Just two per cent ($93.1 million) of the current $4.4bn UN appeal for Ethiopia, Kenya and Somalia has formally been funded to date. In 2017, those same countries had received $1.9 billion in emergency funding. Although donors promised $1.4 bn of aid last month, it is shameful that only $378 million of that was new money.
“People are starving not because the world lacks food or money, but for a dismal lack of political courage. Rich nations successfully, and rightly, raised over $16bn in one month to address the terrible crisis in Ukraine. They pumped over $16 trillion dollars into their economies in response to COVID-19 to support those in need. Countries can mobilize resources to prevent human suffering – but only if they choose to,” said Bucher.
“Donors, development agencies, governments and the private sector must work together with affected communities to prepare and respond to risks, rather than wait for crises to spiral out of control,” says Guyo Roba, Head of the Jameel Observatory.
Oxfam and Save the Children are calling for urgent action to tackle the catastrophic hunger crisis in East Africa:
- To help save lives now, G7 and Western leaders must immediately inject money to meet the $4.4 billion UN appeal for Kenya, Ethiopia and Somalia, and ensure the funding is flexible enough to be used where it is most needed.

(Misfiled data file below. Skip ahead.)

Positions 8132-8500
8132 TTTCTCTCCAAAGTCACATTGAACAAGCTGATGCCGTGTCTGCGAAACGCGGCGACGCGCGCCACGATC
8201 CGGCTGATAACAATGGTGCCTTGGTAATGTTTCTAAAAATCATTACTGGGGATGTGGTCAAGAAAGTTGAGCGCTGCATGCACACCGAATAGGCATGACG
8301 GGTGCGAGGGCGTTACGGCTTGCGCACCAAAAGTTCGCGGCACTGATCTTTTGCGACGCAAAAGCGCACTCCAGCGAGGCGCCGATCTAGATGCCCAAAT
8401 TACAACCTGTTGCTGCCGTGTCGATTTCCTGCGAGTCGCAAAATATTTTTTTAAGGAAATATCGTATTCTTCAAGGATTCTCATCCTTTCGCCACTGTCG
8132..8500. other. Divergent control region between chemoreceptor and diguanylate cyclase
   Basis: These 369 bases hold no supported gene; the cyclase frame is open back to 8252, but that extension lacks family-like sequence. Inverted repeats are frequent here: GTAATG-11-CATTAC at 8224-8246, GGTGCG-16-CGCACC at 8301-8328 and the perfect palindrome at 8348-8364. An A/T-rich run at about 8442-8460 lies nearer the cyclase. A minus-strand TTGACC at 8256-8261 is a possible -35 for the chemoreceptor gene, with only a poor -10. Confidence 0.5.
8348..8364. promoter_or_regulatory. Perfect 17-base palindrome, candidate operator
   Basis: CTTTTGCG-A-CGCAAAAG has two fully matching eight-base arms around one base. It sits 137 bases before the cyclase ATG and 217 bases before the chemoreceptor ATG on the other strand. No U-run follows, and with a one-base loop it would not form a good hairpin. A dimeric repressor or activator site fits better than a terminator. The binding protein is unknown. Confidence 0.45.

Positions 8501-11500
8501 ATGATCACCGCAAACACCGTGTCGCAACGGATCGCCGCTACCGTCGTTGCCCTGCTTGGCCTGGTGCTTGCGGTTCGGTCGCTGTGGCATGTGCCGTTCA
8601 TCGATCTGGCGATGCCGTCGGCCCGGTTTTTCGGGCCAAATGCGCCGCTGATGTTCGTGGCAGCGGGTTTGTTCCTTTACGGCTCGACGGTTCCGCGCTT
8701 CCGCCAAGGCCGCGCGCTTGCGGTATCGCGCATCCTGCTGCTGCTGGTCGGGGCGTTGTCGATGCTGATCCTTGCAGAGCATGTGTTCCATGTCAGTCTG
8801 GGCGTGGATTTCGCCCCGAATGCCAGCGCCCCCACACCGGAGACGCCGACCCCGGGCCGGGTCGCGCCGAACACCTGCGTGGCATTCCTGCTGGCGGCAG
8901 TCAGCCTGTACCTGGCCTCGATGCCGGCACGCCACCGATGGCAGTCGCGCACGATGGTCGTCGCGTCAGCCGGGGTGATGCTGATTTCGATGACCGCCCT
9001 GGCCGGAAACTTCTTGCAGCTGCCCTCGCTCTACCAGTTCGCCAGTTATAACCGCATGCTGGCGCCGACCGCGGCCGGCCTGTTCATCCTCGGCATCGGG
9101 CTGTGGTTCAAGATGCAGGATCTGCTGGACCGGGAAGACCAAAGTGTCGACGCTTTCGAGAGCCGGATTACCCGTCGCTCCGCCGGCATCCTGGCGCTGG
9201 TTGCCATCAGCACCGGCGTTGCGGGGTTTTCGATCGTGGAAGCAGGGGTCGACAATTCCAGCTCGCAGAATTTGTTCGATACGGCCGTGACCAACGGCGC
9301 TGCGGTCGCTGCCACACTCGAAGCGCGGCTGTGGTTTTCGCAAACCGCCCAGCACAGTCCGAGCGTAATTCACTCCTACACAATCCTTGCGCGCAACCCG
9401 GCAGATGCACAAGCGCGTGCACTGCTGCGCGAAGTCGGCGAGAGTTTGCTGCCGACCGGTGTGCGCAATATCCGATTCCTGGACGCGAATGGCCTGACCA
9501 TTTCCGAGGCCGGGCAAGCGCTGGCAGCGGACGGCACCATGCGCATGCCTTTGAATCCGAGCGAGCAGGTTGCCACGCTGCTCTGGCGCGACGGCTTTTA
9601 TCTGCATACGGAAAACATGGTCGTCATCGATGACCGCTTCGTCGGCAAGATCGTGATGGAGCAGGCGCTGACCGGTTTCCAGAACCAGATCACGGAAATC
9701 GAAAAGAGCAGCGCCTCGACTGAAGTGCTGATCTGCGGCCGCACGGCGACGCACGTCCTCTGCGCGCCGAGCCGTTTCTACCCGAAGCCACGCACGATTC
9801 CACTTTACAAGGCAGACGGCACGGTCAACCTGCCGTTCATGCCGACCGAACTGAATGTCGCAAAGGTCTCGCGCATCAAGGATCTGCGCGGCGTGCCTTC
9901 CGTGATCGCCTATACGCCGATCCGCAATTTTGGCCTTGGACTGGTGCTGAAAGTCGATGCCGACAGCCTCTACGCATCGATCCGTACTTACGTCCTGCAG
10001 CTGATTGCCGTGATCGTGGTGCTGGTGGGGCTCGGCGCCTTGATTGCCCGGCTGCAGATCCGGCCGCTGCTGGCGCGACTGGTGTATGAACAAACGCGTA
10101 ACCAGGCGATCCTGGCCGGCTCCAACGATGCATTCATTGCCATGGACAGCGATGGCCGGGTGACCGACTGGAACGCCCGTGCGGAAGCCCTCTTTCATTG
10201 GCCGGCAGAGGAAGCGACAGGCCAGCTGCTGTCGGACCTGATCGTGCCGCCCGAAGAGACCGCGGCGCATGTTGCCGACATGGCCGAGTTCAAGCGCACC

- Donors must guarantee that at least 25% of funds go to local responders at the heart of response.
- Governments of Kenya, Ethiopia and Somalia must scale up social protection to help people cope with multiple shocks. They should invest at least 10% of their budgets in agriculture, with a particular focus on smallholder and female farmers, as they had agreed in the African Union Malabo Declaration of 2014.
- National governments must prioritize lives over politics, by acknowledging and acting on early warnings. They should be quicker to declare national emergencies, shift national resources to those most in need, and invest in response to climate related shocks.
- Rich polluting nations must pay East Africa for its climate loss and damage. They must also cancel 2021-2022 debts for those countries, in order to free up resources to support people to mitigate and adapt to climate shocks.
Acting early on hunger not only saves lives but prevents economic loss. USAID estimates that every dollar invested in early response and resilience in Somalia saves three dollars by preventing income and livestock losses.
For interviews, contact Lily Partland on 0418 118 687 / email@example.com